Jan 22, 2013

Music Review: "LongLiveA$AP" by A$AP Rocky

By Ian Cory

In an interview before LongLiveA$AP dropped, A$AP Rocky claimed that he wasn’t a hip-hop artist, he was an artist, period. While it’s easy to dismiss a statement like that as empty bravado, from another angle it appears as humble honesty. Put bluntly, Rocky has a stunning lack of interest in expanding his approach as a rapper. From his star making mixtape to now, it appears that Rocky emerged fully formed. He reuses the same three or four flows, throws in some Bone Thugs N Harmony triplets and warps his voice into a cartoonish deepened pitch for variety. He has an incredibly limited lyrical pallet (which he convenient summed up in the new song “PMW”) and doesn’t have a problem with repeating phrases wholesale from song to song. What he does have however is the best ear for beats in the current hip-hop landscape. A$AP Rocky is an expert aesthetician and LongLiveA$AP proves that he knows how to surround himself with music that makes him sound amazing, and where to stretch into new territory without losing his identity.

To be clear, this is not a retread of LiveLoveA$AP; it’s a refinement. The most noticeable improvement is a complete lack of other A$AP crewmembers spitting on the album. Instead Rocky has surrounded himself with the brightest names in the field when necessary. The only repeat performers from the mixtape are Schoolboy Q, who again plays nice and doesn’t steam roll the track the way he’s capable of, and Clams Casino. Bringing back the later is the second smartest decision made on this album, as the blissful white noise ambience that Casino produces is half the reason people fell in love with Rocky to begin with. The single smartest decision on the record was to hire producers who had other takes on the cloud rap sound. While Casino’s songs remain unique, nearly every other beat on the album takes elements of his sound--soft reverb heavy vocal samples, hazy synth textures, unobtrusive drums--and expands them into the high fidelity experience required of a major label debut.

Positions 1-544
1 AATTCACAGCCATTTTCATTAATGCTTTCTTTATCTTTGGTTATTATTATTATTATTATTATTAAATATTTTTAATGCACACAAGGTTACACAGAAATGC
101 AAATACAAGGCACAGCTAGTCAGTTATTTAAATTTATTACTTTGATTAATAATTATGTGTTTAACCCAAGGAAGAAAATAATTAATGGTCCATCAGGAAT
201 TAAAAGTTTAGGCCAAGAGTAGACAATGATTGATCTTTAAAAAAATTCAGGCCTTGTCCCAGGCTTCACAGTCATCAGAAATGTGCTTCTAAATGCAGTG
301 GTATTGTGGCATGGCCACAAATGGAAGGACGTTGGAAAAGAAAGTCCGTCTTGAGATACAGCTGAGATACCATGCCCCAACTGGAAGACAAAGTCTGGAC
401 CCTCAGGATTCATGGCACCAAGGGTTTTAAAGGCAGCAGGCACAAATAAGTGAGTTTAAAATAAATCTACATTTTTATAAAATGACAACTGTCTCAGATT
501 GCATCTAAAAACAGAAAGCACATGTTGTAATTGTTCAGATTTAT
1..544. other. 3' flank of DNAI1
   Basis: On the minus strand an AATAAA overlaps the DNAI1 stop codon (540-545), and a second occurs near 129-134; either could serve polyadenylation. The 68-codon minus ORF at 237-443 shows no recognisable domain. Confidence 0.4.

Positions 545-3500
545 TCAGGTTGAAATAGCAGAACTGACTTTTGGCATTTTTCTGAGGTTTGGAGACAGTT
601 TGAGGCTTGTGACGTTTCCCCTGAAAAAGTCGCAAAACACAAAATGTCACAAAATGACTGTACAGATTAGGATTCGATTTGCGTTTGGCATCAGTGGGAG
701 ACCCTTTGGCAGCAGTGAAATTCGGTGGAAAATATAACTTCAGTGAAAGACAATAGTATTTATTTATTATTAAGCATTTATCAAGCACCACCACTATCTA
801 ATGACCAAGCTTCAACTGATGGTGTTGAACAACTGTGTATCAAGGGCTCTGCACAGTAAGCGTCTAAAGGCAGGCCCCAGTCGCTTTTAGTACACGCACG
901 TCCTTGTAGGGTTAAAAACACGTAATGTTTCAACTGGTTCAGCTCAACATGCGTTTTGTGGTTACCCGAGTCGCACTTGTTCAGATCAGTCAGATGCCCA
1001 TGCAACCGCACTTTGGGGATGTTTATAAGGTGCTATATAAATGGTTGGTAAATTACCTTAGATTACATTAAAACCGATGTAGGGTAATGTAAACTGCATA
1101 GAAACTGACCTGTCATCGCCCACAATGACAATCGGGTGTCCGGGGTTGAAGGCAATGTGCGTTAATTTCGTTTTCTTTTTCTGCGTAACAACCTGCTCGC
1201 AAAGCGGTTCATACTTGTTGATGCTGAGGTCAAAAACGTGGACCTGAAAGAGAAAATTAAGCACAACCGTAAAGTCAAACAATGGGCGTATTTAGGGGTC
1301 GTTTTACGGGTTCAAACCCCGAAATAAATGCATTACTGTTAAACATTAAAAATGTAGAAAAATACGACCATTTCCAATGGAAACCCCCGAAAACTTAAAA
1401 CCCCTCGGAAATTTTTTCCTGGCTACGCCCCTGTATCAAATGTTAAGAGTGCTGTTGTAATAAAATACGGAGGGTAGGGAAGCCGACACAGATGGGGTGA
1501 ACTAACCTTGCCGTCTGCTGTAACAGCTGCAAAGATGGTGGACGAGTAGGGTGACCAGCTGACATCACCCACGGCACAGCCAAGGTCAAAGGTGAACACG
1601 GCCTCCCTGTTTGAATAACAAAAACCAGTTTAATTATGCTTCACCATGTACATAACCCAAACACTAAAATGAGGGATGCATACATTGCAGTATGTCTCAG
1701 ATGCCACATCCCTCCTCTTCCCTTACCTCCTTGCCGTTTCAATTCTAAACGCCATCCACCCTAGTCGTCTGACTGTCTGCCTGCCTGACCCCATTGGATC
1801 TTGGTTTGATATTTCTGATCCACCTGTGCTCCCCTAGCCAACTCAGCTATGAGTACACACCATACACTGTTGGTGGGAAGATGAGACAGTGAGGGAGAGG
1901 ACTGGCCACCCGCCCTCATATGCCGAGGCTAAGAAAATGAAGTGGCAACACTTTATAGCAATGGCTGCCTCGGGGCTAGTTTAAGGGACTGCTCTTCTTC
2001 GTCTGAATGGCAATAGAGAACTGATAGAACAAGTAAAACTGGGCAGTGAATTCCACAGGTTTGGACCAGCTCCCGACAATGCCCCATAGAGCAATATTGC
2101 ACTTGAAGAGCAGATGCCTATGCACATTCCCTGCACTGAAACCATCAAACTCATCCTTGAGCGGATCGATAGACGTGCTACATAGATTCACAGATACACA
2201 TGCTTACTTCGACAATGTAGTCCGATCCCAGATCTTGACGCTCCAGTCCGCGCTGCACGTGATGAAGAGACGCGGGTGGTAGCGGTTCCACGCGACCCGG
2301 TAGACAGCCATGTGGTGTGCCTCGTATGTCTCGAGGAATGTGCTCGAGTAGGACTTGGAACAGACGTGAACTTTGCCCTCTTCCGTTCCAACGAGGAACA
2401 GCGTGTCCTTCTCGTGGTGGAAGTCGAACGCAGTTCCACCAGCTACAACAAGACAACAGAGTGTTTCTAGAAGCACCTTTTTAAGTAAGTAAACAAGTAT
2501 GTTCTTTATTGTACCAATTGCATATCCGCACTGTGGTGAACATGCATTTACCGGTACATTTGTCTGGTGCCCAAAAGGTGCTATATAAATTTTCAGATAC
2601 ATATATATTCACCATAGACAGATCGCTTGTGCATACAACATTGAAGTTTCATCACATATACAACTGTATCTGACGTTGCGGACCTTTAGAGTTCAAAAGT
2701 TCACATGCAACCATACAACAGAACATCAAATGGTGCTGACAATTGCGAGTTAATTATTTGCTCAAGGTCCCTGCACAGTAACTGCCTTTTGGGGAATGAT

Rounding out the production team are a trio of big names who each provide the most noticeable deviations from the A$AP aesthetic. Hit-Boy, the chameleon master of the banger, provides a sleek radio take on the cloud sound with “Goldie”. He then switches gears completely on “1train”, where his cinematic boom bap recalls classic Wu-Tang and serves as the backdrop for a flurry of verses from representatives from nearly every scene worth listening to. Danger Mouse’s contribution, “Phoenix”, strips away the murk and weed smoke for a contemplative piano ballad, over which Rocky gets as close as we’ve ever seen him to introspective. On the other end of the spectrum, Skrillex does exactly what you’d expect him to do, and as a result “Wild For The Night” becomes so obnoxious and abrasive that it slides back into complete hedonistic nirvana.

Rocky himself has remained much the same, but is beginning to show sides that he may have hidden on his early material. While “Fashion Killa” is mostly just an excuse for him to show off his knowledge of designer clothing, it also functions as the first love song Rocky’s attempted. Near the end of the record he takes time to reflect upon his own rise to fame and shows signs of developing as a storyteller and not just a catch phrase engine. And even though his rapping hasn’t moved too far forward, he’s developed a strong sense of melody and a surprisingly good singing voice. All of these small steps add up, and if they continue, it won’t be long before A$AP Rocky’s arrogance is completely warranted.

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